May’s drop in unemployment makes clear the economic emergency is over.
As states continue to reopen their economies, it is having the obvious anticipated impact of lowering the unemployment rate. [The U.S. Department of Labor’s May report showed a drop in unemployment from 6.1 percent to 5.8 percent.] The number of people on temporary layoff declined by 291,000 people in May, accounting for about 60 percent of the drop in the number of people unemployed.
However, the fact that more than a million additional people remain on temporary layoff status when compared to February 2020 — prior to the pandemic — continues to prove that big, blue-state governors’ economic-shutdown policies have been a disaster for American workers. The 10 states with the highest unemployment rates are all run by Democrat governors.
We can anticipate that positive employment numbers will keep growing through the summer as blue states continue to open up. Another positive impact this summer will be the decision by almost half of the states to drop the federal-government-extended unemployment benefit which has discouraged workers in these recovered states from coming off the sidelines and taking a job. Next month’s unemployment report should reflect this important policy shift by increasing labor participation.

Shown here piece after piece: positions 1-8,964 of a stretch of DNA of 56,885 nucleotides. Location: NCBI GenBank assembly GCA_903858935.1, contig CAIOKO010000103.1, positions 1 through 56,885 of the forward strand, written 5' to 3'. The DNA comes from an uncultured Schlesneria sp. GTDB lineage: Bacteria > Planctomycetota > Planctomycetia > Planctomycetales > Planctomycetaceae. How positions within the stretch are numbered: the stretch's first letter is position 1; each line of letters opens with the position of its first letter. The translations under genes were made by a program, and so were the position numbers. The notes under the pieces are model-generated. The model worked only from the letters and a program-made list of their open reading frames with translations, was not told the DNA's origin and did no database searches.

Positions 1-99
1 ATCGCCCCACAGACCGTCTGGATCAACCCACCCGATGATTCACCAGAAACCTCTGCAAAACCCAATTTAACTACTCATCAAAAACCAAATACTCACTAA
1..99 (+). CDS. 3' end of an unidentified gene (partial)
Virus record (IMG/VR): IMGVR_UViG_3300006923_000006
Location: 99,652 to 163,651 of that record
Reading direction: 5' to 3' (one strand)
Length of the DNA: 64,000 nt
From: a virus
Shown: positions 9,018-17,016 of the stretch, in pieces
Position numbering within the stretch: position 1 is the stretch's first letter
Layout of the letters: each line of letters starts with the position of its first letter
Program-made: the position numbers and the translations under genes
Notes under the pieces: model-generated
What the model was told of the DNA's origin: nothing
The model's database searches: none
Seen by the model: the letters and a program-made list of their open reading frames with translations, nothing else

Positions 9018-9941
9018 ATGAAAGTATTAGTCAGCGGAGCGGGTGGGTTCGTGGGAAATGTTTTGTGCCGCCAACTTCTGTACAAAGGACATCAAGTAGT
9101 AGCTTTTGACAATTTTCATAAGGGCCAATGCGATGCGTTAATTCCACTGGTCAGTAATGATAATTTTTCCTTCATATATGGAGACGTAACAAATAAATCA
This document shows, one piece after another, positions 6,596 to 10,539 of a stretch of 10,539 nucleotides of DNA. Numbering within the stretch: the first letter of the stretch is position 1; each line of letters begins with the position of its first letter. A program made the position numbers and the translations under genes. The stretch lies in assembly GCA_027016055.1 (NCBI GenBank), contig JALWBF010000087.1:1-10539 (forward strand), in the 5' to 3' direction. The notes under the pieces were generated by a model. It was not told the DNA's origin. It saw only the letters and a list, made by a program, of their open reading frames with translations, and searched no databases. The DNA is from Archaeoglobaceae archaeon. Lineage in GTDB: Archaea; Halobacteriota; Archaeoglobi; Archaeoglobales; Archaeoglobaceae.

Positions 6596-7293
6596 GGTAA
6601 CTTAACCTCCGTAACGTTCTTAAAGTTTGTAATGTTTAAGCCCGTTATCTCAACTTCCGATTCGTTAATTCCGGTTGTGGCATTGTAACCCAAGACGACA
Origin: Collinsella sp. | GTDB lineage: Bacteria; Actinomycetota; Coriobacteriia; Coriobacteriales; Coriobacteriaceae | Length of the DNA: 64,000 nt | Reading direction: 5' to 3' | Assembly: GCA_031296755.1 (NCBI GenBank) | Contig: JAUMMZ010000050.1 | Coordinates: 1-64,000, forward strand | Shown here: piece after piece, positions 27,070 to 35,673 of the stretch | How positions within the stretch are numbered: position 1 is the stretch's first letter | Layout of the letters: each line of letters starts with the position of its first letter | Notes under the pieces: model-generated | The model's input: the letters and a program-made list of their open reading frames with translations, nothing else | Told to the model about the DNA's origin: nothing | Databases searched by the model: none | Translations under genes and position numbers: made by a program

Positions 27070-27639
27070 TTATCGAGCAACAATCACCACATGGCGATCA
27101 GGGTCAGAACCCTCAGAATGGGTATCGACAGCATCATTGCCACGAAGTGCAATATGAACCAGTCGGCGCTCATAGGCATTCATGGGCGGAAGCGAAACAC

It is clear that the economic emergency is over. Congress should take immediate steps to end economic measures that no longer make sense. The job-market challenges that remain are largely due to the actions of state governments governing by fear rather than science. These challenges no longer require a one-size-fits-all, federal-government response. It is time to end national economic-emergency measures.
Rick Manning is president of Americans for Limited Government (ALG). The organization says it is a “non-partisan, nationwide network committed to advancing free-market reforms, private property rights, and core American liberties.” This op-ed is drawn from a news release the ALG issued on June 4.